Partner and Strategist, Richard Provost, brings his unique set of skills to The Strategy Department every day. A humble strategic force to be reckoned with, innovator of transformation and father of three who loves date nights with his wife… What skills does someone need to be a Strategist?
- Solid foundation of general knowledge (call me old fashioned but I always preferred a good University background and extensive travel experience)
- A natural sense of curiosity and the desire to constantly engage with people, situations and topics that are outside one’s comfort zone
- An ability to distill through quantities of information and extract the relevant ones that will support the argument
- Once the facts are clearly laid-out, it’s about the visual and verbal skills to tell the story eloquently and effectively
- Finally, it’s about interpersonal skills as a Strategist is only as good as the personality that conveys the message.
What are your strategic strengths?
- All of the above
- Oh and humility of course 😉
- Honestly, you can’t be good at everything but I believe you need a good dose of all to have an impact and last in this profession (young guns are pushing behind so you need to constantly re-actualise to stay relevant).
How can you tell the difference between a marketing campaign that has a great strategy and one that doesn’t?
- You need to see beyond the creative first impression, sit back and ask yourself: ”OK, what were they trying to convey here, was this a lasting and effective way to do so?”
- If nothing sticks beyond a vague impression of coolness, then there is a chance the idea is shallow and a lack of strategy was compensated by “clever” creative expression.
- Ultimately, a campaign that “feels right” is often one that “thinks right” in the first place.
- Once the intent is clear and the insights are pertinent, it is much easier for the creative team to express the strategic idea in a distinct and engaging way.
What part of your job inspires you?
- Diversity (yes again)
- The ability to influence respectable business people in crucial long term decisions
- The performance side of it, when you have to read the room and command respect in an effortless manner within the space of under an hour.
What 5 advertising trends will we see more of in 2015?
- Consumers and marketers by extension have gone beyond the typical “Communication” dimension of a brand
- The winning brands are the ones that have designed a complete experience built around a unique concept or idea
- The promise made in Communication, should be kept in the design of the Products & Services, the Behaviour of the people delivering that experience, and enriched through all its Channels
- Brands, through the window of Digital, now have the power and the responsibility to tailor that experience to each and every consumer out there. The Coke cans, named after each and everyone of us is one step in that direction.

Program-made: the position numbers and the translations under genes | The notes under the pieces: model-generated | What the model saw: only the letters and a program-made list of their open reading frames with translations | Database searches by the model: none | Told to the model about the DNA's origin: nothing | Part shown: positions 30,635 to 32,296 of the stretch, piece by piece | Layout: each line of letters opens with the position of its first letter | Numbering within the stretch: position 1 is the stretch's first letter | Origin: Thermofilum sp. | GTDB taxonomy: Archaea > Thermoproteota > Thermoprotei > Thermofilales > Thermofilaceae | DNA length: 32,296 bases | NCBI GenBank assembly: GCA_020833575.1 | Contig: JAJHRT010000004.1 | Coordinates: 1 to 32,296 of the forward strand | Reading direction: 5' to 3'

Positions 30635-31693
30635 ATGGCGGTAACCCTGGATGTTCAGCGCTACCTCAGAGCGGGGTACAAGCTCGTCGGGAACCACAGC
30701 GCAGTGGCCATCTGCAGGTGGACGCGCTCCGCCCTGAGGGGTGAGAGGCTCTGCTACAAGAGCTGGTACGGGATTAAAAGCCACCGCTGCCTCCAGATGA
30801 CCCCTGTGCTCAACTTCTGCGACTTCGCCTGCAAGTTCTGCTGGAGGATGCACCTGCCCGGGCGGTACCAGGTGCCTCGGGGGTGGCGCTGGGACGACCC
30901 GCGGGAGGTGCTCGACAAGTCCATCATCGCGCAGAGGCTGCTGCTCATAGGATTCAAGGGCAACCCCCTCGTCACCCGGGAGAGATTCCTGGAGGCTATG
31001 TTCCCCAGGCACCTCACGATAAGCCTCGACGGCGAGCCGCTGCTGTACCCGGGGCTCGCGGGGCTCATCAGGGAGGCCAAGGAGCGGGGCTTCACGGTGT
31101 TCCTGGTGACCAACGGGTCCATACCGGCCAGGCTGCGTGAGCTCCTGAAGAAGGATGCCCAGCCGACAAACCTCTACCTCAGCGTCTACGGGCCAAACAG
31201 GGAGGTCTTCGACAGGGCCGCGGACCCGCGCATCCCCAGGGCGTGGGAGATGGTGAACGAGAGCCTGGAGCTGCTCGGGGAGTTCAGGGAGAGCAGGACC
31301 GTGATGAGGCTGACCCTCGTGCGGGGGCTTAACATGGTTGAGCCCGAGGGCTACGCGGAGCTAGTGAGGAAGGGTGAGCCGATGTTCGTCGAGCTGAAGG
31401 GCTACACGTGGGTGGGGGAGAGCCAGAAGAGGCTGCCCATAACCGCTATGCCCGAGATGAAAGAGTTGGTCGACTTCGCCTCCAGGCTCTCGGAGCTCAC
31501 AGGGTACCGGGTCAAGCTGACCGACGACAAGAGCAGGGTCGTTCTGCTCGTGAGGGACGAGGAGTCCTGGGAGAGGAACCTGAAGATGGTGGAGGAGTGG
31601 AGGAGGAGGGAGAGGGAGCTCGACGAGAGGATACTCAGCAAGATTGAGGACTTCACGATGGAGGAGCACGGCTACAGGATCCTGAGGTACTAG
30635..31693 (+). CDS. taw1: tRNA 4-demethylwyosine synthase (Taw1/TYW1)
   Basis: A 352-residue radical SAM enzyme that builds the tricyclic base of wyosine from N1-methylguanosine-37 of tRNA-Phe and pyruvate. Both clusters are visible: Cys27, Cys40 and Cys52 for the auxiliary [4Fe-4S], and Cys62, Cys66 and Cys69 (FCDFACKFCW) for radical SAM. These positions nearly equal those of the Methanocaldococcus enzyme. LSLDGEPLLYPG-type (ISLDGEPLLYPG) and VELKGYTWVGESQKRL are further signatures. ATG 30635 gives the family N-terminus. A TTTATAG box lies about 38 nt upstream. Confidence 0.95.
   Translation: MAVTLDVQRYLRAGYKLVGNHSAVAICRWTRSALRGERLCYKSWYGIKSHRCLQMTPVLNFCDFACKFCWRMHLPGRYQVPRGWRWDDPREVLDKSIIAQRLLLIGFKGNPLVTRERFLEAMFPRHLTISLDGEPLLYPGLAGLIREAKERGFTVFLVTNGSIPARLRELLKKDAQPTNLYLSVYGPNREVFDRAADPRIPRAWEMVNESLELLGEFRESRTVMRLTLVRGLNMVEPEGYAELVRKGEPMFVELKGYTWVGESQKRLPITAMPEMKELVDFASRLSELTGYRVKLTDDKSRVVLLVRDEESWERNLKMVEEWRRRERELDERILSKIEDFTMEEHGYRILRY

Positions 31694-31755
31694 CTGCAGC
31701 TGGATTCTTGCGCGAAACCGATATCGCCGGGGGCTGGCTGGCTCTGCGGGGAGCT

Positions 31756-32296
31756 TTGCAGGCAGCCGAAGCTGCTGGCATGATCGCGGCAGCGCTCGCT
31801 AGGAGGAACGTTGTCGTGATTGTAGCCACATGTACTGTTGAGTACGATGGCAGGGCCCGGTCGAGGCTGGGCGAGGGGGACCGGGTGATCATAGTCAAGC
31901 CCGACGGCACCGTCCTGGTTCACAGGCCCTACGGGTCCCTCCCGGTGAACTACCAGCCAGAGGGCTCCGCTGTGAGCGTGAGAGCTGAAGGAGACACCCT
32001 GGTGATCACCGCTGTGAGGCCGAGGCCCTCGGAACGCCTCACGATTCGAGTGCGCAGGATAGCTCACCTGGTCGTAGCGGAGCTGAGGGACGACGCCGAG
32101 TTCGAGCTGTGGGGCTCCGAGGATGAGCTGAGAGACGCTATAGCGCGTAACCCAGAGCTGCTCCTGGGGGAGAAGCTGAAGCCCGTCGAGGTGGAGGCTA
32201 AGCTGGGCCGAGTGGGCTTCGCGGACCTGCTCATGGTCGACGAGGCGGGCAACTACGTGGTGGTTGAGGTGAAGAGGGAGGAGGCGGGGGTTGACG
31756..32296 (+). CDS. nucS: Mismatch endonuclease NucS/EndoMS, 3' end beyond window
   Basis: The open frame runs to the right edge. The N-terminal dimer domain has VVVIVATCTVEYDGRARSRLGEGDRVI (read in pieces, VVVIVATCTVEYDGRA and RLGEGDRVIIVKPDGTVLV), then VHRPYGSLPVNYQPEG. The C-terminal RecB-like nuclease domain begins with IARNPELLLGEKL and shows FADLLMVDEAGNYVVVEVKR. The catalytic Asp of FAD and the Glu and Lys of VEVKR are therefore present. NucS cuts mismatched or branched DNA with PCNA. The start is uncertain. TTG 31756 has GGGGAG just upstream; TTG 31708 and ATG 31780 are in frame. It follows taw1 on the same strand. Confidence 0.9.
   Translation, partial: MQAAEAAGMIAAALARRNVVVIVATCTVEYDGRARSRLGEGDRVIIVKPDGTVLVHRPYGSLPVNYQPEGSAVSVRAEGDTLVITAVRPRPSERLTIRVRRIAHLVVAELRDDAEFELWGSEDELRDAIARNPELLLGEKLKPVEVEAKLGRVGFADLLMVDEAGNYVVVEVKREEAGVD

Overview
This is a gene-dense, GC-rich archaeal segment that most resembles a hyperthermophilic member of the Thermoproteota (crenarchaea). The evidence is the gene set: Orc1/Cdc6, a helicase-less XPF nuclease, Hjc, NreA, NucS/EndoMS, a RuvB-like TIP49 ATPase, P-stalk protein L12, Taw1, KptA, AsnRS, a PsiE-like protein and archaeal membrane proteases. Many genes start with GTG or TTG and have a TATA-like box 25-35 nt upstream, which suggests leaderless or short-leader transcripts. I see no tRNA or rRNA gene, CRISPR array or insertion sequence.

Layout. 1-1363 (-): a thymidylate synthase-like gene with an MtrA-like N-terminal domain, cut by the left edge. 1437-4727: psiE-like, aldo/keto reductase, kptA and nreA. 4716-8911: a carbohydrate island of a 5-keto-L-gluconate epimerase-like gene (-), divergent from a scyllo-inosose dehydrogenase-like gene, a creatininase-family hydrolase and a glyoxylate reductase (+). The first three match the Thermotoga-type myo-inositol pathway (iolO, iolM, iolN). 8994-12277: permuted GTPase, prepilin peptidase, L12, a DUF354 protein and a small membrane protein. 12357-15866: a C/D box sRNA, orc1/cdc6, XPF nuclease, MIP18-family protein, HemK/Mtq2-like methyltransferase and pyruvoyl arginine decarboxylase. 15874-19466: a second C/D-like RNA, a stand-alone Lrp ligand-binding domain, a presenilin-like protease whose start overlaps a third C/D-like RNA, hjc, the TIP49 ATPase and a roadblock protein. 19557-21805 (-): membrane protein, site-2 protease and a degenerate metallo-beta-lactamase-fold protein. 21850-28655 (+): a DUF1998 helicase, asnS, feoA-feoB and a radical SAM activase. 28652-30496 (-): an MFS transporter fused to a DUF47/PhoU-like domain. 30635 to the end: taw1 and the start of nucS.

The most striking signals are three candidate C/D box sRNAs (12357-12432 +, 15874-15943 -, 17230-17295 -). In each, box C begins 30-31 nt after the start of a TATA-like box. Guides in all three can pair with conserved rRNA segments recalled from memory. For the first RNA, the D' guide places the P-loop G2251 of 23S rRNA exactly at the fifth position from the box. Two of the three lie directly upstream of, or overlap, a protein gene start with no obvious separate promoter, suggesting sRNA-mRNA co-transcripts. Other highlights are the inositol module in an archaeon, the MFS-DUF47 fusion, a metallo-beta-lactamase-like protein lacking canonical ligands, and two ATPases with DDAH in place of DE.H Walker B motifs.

In what way is South Africa ahead of the global strategic / marketing curve and where do we lag behind?
- AHEAD: Even if it could be perfected, the sheer diversity of our markets across Africa, from a cultural, and socio-economical perspective, gives our marketers a greater responsibility to be sensitive and relevant
- BEHIND: Despite a few brands leading the way in building truly brand –centric businesses, many organisations on the continent, still perceive brand management as an extension of the Marketing or Corporate comms department. There is still a lack of understanding and consideration at board and Exco levels for the need to drive brand in every business decision they make.
What do you think it takes for a South African or foreign brand to win on the rest of the African continent? I have mostly experience on the sub-Saharan part of Africa so I’ll focus on those regions!
- Stay humble: Perceptions can be very deceiving in African developing economies and one must revise traditional income or LSM based segmentations to better appreciate true purchasing power and living standards – I always remember this Zambian bank that adjusted its approach to attract gate welders that were not fitting the traditional entrepreneur mould but had similar monthly income.
- Be patient: Trust in Africa is built over time and Western tendencies of short term Returns On Investments fail to comprehend that. Being pushy and getting down to business too quickly can be perceived as rudeness. Engaging people on social media is the same and I heard from solid sources on “Black twitter” that influencers willinvest more time there to build relationship before punting their offer.
- Get personal: Whether it’s about a person or a brand, be authentic and start revealing some intimate facets of your character. People will judge you more on who you are rather than how competent you are.
What do you do for fun?
- Take my wife on dates as much as possible. Three kids tend to make you forget who you decided to live with in the first place!
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